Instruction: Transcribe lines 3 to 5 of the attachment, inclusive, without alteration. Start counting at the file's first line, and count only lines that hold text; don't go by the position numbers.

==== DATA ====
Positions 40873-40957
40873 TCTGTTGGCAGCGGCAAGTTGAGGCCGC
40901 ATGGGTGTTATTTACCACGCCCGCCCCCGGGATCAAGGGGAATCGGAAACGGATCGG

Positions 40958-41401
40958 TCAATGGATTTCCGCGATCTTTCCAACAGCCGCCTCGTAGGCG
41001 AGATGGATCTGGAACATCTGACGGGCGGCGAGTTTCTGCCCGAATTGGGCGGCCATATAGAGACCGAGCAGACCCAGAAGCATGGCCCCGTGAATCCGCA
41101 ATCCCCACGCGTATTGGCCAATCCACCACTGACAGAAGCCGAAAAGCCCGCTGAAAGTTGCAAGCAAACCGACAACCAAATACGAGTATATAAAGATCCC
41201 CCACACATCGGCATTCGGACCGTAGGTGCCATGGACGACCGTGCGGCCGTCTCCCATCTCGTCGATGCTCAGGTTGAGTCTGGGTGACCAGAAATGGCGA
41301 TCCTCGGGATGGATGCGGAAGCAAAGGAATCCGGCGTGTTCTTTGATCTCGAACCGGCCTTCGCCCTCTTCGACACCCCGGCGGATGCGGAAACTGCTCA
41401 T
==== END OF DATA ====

40901 ATGGGTGTTATTTACCACGCCCGCCCCCGGGATCAAGGGGAATCGGAAACGGATCGG

Positions 40958-41401
40958 TCAATGGATTTCCGCGATCTTTCCAACAGCCGCCTCGTAGGCG